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Editorial: Put The Phone Down When You Drive

FOR a long time, we have called in this column for action to be taken to clamp down on driving while using a phone. Well, we are delighted to see that as of Monday, this will be illegal.

Given much trumpeting lately by the government of how “the law is the law”, we hope that this will be one that will be enforced.

There are too many traffic accidents in our country. Too many lives snatched away. Too many families left to mourn the death of a loved one.

Often there can be a bit of bravado from drivers, who dismiss the dangers of driving while using a mobile phone because they claim they’re a good enough driver to be able to do both. Such bravado can end in a fatal crash. It’s clearly time for such behaviour to stop.

There has been a wealth of research around the globe on the risk of driving while using a handheld device.

A study by Harvard University found that drivers who used a cell phone drove slower, were nine percent slower to hit the brakes, and nearly a quarter more variation in the distance to the next car as they struggled to pay attention.

A 2008 National Highway Traffic Safety Administration study in the US reported that driving while texting is six times more dangerous than drunk driving.

The facts are indisputable - and it makes common sense. Your attention belongs on the road. Not on someone talking in your ear while you drive one-handed. Not on trying to type a text message.

It should be on the road in front of you, nowhere else.

The law may change on Monday, but our behaviour ought to change now. It’s not just down to drivers either – we can all play a part.

If you’re a passenger in a car and the driver picks up the phone, tell them to put it down – after all, it’s your life they’re risking as well as their own.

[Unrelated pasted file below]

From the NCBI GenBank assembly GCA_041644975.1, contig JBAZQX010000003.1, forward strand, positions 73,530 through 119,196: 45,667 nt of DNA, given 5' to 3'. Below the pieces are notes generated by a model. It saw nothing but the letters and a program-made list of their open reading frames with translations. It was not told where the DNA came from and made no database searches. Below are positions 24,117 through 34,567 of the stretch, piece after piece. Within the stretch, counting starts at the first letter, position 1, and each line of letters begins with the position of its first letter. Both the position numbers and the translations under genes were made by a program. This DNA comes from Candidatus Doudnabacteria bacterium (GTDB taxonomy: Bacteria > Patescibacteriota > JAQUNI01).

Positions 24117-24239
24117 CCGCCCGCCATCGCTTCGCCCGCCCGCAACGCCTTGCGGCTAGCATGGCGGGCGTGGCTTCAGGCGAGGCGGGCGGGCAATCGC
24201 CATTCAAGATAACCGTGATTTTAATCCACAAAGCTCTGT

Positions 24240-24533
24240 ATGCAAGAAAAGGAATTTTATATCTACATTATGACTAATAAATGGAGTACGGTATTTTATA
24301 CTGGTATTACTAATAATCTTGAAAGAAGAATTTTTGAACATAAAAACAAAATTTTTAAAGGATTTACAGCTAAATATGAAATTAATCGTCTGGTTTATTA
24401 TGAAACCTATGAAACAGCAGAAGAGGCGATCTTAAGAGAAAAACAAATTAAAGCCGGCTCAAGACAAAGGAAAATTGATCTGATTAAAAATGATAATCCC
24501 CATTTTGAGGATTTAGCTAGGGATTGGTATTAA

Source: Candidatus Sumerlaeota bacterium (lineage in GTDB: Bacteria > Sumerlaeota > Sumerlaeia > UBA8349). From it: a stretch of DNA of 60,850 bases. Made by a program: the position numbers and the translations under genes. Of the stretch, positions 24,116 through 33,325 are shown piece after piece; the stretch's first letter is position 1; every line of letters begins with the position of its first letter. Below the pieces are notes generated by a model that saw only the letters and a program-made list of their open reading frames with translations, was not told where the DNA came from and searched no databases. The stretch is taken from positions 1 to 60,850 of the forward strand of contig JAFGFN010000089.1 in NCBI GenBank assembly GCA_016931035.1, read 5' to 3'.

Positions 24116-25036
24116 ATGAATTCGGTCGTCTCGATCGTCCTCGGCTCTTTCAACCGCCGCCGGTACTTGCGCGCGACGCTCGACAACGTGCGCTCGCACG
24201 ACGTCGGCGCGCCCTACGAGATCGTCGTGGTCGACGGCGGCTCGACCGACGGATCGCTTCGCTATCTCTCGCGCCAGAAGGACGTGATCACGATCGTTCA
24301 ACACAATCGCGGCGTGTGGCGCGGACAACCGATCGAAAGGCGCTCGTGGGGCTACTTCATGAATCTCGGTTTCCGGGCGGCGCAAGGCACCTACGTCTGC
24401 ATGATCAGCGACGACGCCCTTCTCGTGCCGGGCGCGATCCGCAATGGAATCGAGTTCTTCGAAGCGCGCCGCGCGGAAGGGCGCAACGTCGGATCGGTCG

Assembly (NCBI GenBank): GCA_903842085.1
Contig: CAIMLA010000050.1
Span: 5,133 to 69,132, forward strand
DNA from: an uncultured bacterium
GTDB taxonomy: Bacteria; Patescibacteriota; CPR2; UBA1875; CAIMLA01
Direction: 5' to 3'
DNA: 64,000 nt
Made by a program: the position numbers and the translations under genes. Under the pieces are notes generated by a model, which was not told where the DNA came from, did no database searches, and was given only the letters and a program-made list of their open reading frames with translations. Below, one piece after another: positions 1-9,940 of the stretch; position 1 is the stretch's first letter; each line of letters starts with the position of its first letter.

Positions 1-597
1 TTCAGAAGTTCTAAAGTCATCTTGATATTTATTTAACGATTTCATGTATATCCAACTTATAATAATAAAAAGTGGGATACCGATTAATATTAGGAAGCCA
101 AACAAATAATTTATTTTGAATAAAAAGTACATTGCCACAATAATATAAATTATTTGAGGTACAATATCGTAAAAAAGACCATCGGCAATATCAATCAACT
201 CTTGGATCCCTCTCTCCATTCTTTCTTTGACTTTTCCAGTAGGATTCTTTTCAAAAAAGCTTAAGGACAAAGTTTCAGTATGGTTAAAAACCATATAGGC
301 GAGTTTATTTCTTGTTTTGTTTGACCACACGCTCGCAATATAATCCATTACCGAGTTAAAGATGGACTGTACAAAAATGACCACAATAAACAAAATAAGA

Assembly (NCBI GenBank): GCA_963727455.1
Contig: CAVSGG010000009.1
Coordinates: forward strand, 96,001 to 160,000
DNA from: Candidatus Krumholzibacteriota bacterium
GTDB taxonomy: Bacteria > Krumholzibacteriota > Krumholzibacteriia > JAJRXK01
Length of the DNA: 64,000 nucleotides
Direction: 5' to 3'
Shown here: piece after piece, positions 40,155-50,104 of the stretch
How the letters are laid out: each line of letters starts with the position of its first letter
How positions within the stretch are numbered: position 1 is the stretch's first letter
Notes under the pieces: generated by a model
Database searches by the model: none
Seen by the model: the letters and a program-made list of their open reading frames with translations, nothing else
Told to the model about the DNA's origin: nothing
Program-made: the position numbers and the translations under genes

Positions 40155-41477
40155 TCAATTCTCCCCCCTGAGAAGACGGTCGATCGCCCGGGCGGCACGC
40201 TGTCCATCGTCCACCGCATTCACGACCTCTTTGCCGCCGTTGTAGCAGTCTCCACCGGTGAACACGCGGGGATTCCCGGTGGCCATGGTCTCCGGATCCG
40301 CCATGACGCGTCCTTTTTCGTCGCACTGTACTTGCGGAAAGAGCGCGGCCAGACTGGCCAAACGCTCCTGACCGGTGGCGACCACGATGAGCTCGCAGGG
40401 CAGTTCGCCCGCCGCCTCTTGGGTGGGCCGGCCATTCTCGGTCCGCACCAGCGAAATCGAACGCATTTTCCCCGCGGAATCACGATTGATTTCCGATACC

If you receive a call from someone and it sounds like they are driving, tell them to call you back when they’re not on the road and hang up.

You’ll never know if you have saved a life by doing so – but imagine the horror of talking to someone when you hear them crash.

If you’re a driver, think about what that would be like for your loved ones. If it’s an urgent call, pull over. Put your family first.

So well done to Renward Wells and his team for pushing the regulations through. Now it’s over to the police to enforce it.

We sincerely hope you do – and that we see a drop in traffic fatalities as a result.

Comments

Well_mudda_take_sic 2 weeks ago

The editorially staff at The Trib still don't get it.

It's not so much the holding of a hand held phone device by the driver that causes the dangerous distraction, but rather the actual type of phone conversation with another party.

Studies at leading universities on both sides of the Atlantic have shown time and time again that a disturbing or stressful phone conversation while driving a vehicle is by far the most common cause of an accident. Whether such a conversation occurs on a hand held device or is done hands-free is of little difference.

The regulation Renward Wells and his team has pushed through will do absolutely nothing to curb the much more dangerous act of engaging in disturbing or stressful phone conversations while driving. And most vehicles today are well-equipped for hands-free communications.

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birdiestrachan 1 week, 6 days ago

Much a do about nothing. These FNM fellows like to pretend as if they are doing something in the main time the poor people are suffering from to much taxes.

Wells Uncle Tommy Wells.

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